In episode #35, Paul talks with Gary Montague, who went from being in the CIA to the CEO of start-up HeartHero, who want to disrupt the market with their new Automated External Defibrillator called Elliott.
Gary talks about his childhood which ultimately is the motivation for starting this journey and he runs us through how he has gone from nothing to the position where they have a viable device which is ready for official testing and approval. An engrossing look into the world of defibrillators and how their device is attempting to bring AED’s into the 21st Century.
The device is being targetted as a “Lifestyle” device and will be small, stylish, use off-the-shelf batteries and feature technologies such as smartphone integration, GPS tracking, automated emergency services calling and they aim to build the highest-quality and least-expensive AED on the market. If they achieve their aim they will perhaps disrupt the market place for the greater good.
Amongst her many achievements, Barbara founded the Oliver Zangwill Centre for brain injury rehabilitation and also authored over 200 papers and 30 books on the subject. She has a wealth of experience regarding memory issues, which is one of the top post-arrest issues that survivors report.
Barbara talks about what memory is, how a cardiac arrest survivors memory can be affected by their downtime, how the brain works and some of the strategies that can be used to alleviate memory problems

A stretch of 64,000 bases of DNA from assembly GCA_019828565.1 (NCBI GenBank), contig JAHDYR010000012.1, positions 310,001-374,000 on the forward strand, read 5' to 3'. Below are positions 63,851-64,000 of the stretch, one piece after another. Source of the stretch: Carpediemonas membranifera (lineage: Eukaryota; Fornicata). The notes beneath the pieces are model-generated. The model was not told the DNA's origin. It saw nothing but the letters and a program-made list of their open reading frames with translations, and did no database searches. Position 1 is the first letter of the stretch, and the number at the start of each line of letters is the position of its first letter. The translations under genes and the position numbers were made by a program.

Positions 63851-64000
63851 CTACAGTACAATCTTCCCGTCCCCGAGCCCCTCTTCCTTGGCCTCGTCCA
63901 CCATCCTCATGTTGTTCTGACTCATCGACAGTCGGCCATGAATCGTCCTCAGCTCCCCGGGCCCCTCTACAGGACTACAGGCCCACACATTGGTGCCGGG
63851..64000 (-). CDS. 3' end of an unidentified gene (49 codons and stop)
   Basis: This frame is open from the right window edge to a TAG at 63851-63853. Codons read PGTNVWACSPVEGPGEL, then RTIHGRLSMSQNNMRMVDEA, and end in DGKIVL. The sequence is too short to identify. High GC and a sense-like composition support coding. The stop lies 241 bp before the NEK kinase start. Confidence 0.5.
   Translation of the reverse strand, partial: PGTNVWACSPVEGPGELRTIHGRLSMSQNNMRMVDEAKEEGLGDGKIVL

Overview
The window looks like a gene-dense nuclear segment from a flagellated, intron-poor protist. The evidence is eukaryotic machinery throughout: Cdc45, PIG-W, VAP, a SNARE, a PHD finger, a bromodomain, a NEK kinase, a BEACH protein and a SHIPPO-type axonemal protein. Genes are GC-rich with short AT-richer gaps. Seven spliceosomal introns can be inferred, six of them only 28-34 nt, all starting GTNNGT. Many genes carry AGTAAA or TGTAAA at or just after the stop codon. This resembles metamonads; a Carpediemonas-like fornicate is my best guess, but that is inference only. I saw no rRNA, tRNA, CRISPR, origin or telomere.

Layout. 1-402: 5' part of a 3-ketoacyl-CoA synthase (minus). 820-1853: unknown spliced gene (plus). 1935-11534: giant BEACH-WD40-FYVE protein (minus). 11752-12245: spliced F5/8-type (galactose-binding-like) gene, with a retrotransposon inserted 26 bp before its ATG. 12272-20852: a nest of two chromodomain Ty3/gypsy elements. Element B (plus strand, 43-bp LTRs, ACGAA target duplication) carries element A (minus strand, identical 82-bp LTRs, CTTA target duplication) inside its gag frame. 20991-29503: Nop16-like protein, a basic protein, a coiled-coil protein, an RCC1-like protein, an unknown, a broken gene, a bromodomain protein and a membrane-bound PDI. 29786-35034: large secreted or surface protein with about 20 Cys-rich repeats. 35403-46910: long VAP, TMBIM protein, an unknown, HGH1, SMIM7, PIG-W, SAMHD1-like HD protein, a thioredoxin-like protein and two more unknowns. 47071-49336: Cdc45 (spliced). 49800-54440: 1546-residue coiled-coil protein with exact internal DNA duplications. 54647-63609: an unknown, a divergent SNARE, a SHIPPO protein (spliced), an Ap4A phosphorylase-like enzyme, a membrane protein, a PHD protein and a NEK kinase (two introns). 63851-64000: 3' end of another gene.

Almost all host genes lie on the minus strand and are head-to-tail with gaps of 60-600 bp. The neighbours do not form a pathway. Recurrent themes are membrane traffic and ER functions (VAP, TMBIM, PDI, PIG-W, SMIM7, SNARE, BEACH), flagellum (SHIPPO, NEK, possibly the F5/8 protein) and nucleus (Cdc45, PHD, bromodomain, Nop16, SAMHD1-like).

In season two’s opener (episode 31), Paul talks with Professor Jerry Nolan, who is a consultant in anaesthesia and intensive care medicine at the Royal United Hospital, Bath and Honorary Professor of Resuscitation Medicine at the University of Bristol.
He is also the current Chair of the European Resuscitation Council and in 2016 the American Heart Association awarded him the honorary title of “A Giant of Resuscitation”.
The conversation covers a wide range of topics from the current state of resuscitation in UK and Europe, including statistics, why in hospital and out of hospital cardiac arrests are categorised separately, “routine” operations post-arrest, the Chain of Survival, the new ERC guidelines, the importance of public involvement, cardiac arrest outcome measures, the problem with the CPC “Good” label, improving rehabilitation, PTSD in those involved in resuscitation, GoodSam and other new technologies.